Glenfield College - 31/08/2017


The significant shift in Glenfield College NCEA achievement in 2016 is an indication of the effectiveness of leaders’ and teachers’ personalised and relational initiatives. Considerable efforts are made so students can access a curriculum that is responsive to their individualised learning needs and pathways.  

ERO is likely to carry out the next review in three years.

1 Context

What are the important features of this school that have an impact on student learning?

Glenfield College on Auckland’s North Shore is a multicultural secondary school catering for students from Years 9 to 13. The school values are ‘With Pride and Respect – Mā maru wehi, Kā rāhiri’. The college values the inclusion of students with high learning needs from Wilson School and Wairau Valley Special School. These classes are adjacent to and network with the college’s learning support department.

Staffing changes have enabled the appointment of leaders and teachers who bring fresh perspectives and innovation to the professional learning culture of the school. A new principal began his tenure Term 2 in 2016, and has had a significant influence on practices to effect positive outcomes for learners.

The college is a member of the Kaipatiki Community of Learning | Kāhui Ako (CoL), which includes local kindergartens and primary and intermediate schools from Glenfield.

ERO’s 2014 report noted that students benefitted from the college’s positive learning environment based on restorative practices, inclusion, respect and an appreciation of diversity. This review finds that trustees, leaders and staff have sustained this accepting and supportive culture, and they continue to seek further ways to enhance students’ learning opportunities.

ERO’s 2014 report also identified development priorities that have been more particularly addressed during the past year. These priorities included making more effective use of achievement data to accelerate priority learners' progress, developing more coherent learning pathways for students, reviewing leadership effectiveness, and strengthening teachers’ reflection on the effectiveness of teaching practices.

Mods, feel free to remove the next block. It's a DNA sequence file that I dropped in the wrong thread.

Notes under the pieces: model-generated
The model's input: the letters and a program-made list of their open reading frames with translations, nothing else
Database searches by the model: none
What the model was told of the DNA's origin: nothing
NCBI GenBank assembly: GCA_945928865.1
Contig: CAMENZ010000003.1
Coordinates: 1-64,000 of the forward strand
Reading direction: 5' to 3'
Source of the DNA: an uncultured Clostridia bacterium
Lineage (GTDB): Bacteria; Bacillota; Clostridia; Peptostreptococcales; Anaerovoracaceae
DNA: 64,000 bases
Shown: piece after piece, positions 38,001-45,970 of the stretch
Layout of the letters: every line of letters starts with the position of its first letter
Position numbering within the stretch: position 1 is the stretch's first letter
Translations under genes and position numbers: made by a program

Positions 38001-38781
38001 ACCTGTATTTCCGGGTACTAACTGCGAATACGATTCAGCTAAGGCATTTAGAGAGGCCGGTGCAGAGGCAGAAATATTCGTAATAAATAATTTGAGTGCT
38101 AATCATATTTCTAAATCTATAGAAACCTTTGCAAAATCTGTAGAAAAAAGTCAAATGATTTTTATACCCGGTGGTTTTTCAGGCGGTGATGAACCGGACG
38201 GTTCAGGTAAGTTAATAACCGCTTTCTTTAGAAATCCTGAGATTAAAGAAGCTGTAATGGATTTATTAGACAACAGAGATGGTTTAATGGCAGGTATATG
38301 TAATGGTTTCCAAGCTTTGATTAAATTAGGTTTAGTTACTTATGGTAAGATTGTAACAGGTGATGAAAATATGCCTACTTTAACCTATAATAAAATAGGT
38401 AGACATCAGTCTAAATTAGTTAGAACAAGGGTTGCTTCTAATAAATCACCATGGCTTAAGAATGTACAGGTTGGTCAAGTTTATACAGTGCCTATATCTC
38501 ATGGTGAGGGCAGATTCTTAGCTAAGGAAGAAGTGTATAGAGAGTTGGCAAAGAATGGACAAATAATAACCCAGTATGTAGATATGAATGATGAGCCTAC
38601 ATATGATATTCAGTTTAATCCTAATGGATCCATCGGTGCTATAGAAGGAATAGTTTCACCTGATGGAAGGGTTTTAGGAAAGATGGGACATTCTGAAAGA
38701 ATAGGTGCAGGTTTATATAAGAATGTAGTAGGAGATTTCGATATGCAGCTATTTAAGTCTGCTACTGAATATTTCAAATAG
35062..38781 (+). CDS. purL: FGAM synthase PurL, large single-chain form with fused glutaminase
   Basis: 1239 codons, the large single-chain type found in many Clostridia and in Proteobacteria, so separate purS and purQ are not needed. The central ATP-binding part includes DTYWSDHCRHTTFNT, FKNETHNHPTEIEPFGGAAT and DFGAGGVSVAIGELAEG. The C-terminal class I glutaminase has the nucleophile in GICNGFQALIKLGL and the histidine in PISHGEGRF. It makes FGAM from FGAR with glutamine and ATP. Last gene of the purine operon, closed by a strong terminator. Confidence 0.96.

2 Learning

How well does this school use achievement information to make positive changes to learners’ engagement, progress and achievement?

School leaders and staff have increased the effectiveness of their use of achievement information to make positive changes in learners’ progress and achievement. Achievement information is now more deliberately analysed and used by:

  • heads of departments, in newly formatted curriculum reports to the board
  • teachers, in their inquiries into the effectiveness of their teaching practice
  • leaders and staff, to openly and collaboratively forecast and monitor NCEA credit progress.

In 2016, the college’s results in National Certificates of Achievement (NCEA) showed significant, positive shifts. In particular there was an overall 16 percent rise in achievement at Level 2. The biggest shift was seen in Māori achievement at the University Entrance Level with an increase of 22 percent. Māori achievement also rose 11 percent on average, in Levels 1, 2 and 3. Overall achievement at the college is now tracking close to national achievement levels using roll-based data, and Māori achievement is now higher than national Māori achievement. There was also an increase in the number of merit and excellence endorsements in 2016, particularly in Level 1.

These positive shifts can be attributed to the more personalised approaches introduced in 2016 to promote priority learners’ success and self efficacy. These initiatives include:

  • well considered, aspirational targets, backed by deliberate teaching and system actions to achieve these targets
  • collective staff knowledge of, and responsibility for, priority learners’ NCEA progress
  • offering additional opportunities for students to work individually with teachers
  • raising expectations, and restructuring systems for academic mentoring to closely support students in their individual learning pathways
  • developing active partnerships with parents/whānau to support their children’s learning.

These 2016 initiatives are helping leaders and teachers to work towards reducing the disparity in NCEA achievement between Māori and Pacific students and other groups.

In 2017, leaders and teachers are focusing more on raising literacy and numeracy achievement in Years 9 and 10 so that students are ready to be successful in NCEA at Year 11. Together with staff, leaders are developing relevant assessment practices and frameworks for tracking progress in Years 9 and 10. These frameworks are well aligned with the levels of the New Zealand Curriculum.